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Mechanical properties of unmodified and montmorillonite-modified epoxy compounds. Part I: compression test

Abstract

The aim of the article was to determine the compressive strength and compressive strain of an unmodified and a modified epoxy compounds containing a montmorillonite filler, as well as to determine the effect of temperature and an aging time on the mechanical parameters of the considered epoxy compounds. The subject of the research was both the unmodified and the modified adhesive compounds. The unmodified epoxy compounds were made in four variants, which included the epoxy resins based on a bisphenol A as well as the curing agents: a triethylenetetramine and a polyamide curing agent. The modified compounds containing the montmorillonite filler, were also made in four variants. The samples were subjected in a thermal chamber at 80 °C for 1 and 2 months and in a thermal shock chamber in the temperature range from − 40 °C to 80 °C for 1 and 2 months. The reference samples were seasoned at room temperature 20–25 °C. The epoxy compounds samples were subjected to the compression strength tests in accordance with ISO 604 standard. The compressive strength is influenced by the environment and temperature, the aging time and the presence of the modifying agent. The epoxy compounds subjected at elevated or variable temperatures have higher compressive strength than the reference epoxy compounds. The operation of the climatic chamber or the thermal shock chamber makes the samples more deformable than the reference samples.

Introduction

The epoxy resins were introduced as industrial products more than 70 years ago. They immediately aroused a great interest due to the valuable properties that distinguish them from other plastics. They found the application in various fields of a technology, especially in electronics and an electrical engineering. Due to their extremely favourable properties and relatively simple processing methods, the epoxy resins are increasingly used in the industry [1]. Their polar nature causes good adhesion of the resins to many different materials, such as a glass, the metals, the polymers, the ceramics and a concrete. During the curing of the resin, slight shrinkage occurs and the castings accurately follow the shape of the mould, making it possible to obtain them without exerting pressure. The internal stresses are very slight. The cured resins have high mechanical strength and resistance to the influence of weather conditions and chemicals. By adding the fillers to the resin, it is possible to obtain the epoxy materials with different properties [2,3,4,5]. In order to modify the properties of the epoxy compounds, various additives (fillers) are added. The one of important filler is montmorillonite. It is assumed that composites with a filler content in the form of montmorillonite from 2 to 10% by weight are characterized, among others, by better mechanical properties, as well as an increase in thermal stability. The characteristics of this filler have been presented in numerous works [5,6,7,8].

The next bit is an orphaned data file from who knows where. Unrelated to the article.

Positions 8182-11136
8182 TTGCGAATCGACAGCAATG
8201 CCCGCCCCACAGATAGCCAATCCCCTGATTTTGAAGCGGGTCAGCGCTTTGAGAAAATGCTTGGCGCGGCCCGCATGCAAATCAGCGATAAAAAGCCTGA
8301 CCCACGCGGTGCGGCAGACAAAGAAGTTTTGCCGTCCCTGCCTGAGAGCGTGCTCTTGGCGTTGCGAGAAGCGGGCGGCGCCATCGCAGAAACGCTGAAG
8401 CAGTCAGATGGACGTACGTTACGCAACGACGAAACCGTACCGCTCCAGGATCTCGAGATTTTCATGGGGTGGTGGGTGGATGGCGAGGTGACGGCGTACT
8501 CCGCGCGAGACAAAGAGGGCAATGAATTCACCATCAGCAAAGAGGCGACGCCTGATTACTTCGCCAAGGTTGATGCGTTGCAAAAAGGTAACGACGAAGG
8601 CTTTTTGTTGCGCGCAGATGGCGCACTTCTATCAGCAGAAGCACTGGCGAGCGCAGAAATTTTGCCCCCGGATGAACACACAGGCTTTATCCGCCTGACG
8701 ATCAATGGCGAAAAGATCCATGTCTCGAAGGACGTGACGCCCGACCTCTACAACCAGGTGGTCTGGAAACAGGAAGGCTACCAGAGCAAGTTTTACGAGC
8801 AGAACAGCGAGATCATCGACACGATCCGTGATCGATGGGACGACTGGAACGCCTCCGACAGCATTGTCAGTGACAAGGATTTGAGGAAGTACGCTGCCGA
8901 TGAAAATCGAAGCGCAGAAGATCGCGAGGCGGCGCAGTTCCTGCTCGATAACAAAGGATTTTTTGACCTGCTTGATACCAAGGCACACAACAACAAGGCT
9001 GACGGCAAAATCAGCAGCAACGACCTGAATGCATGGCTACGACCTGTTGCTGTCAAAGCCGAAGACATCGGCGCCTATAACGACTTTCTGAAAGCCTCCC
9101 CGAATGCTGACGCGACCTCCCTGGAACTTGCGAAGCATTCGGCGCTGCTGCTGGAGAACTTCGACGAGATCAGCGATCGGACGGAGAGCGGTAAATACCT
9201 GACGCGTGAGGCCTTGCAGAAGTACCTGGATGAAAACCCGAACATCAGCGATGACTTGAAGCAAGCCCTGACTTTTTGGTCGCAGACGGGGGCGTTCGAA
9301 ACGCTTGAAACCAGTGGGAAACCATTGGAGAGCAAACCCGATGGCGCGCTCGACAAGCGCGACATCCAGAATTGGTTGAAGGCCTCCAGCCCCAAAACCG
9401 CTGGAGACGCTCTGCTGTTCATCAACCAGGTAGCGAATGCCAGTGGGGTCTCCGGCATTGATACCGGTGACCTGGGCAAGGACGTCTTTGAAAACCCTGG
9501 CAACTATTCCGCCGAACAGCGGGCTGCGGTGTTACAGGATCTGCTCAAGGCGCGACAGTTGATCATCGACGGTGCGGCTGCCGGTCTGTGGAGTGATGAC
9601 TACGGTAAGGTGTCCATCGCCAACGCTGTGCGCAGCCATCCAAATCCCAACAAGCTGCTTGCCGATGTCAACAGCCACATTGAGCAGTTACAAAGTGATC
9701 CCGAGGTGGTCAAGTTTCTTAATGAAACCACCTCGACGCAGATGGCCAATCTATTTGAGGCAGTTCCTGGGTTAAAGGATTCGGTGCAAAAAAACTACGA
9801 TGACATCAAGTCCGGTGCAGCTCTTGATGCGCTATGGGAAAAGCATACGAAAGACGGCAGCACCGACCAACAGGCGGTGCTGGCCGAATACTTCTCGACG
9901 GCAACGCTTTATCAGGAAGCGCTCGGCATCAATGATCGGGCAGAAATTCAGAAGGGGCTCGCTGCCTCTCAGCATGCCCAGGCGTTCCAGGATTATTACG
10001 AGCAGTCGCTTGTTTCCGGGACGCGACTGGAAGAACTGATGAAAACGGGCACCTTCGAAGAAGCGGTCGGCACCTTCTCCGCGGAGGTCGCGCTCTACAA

During operation, the epoxy compounds in a variety of applications, including as adhesives in the adhesive joints or as coatings, are exposed to various external factors. Unlike other materials, the polymers show a clear dependence of the mechanical properties on the external factors, mainly temperature, which should be taken into account when using these materials in various operating conditions. Many researchers emphasize the importance of acquaintance changes in both the adhesives and the adhesive joints under the influence of various conditions (e.g. temperature, thermal shock, time, humidity, etc.) [9,10,11,12,13,14]. Zhang et al. [15] underlined that one aspect still lack of understanding with respect to other adhesive applications is the crash resistance of the adhesive bonds after their short-term or long-term hygrothermal exposure. Han et al. [16] presented the issue of investigating the residual static strength of adhesively bonded joints after a long-term exposure to a combined mechanical-hygro-thermal environment. Okba et al. [17] investigated the effect of temperature and time on the mechanical properties of polymer adhesives and they noticed that the decrease of strength depends on the type of the polymer, a temperature, the time and the applied stress. Da Silva and Adams [18] presented some issue of the adhesive joints designing suitable for use from low to high-temperatures, by the combination of two adhesives, one for strength at high-temperatures and one for strength at low-temperatures. Viana et al. [9] undelined that despite offering very attractive advantages over traditional joining methods, one of the setbacks of the adhesive bonding is its long-term strength in aggressive environments, such as environments with high moisture and extreme temperatures. They presented a review on temperature and the moisture degradation of the adhesive joints. Hu et al. [19] presented the static mechanical performance of the adhesively bonded joints after different temperature an exposure was investigated through joint quasi-static shear-strength test. The test results demonstrated that long-term temperature exposure caused the degradation in the joint strength and the failure displacement. Beber et al. [20] underlined that the bonded joints are exposed to a cyclic loading under a broad range of temperatures during their service life and the fatigue tests showed there was a reduction in fatigue lifetime with increasing temperature.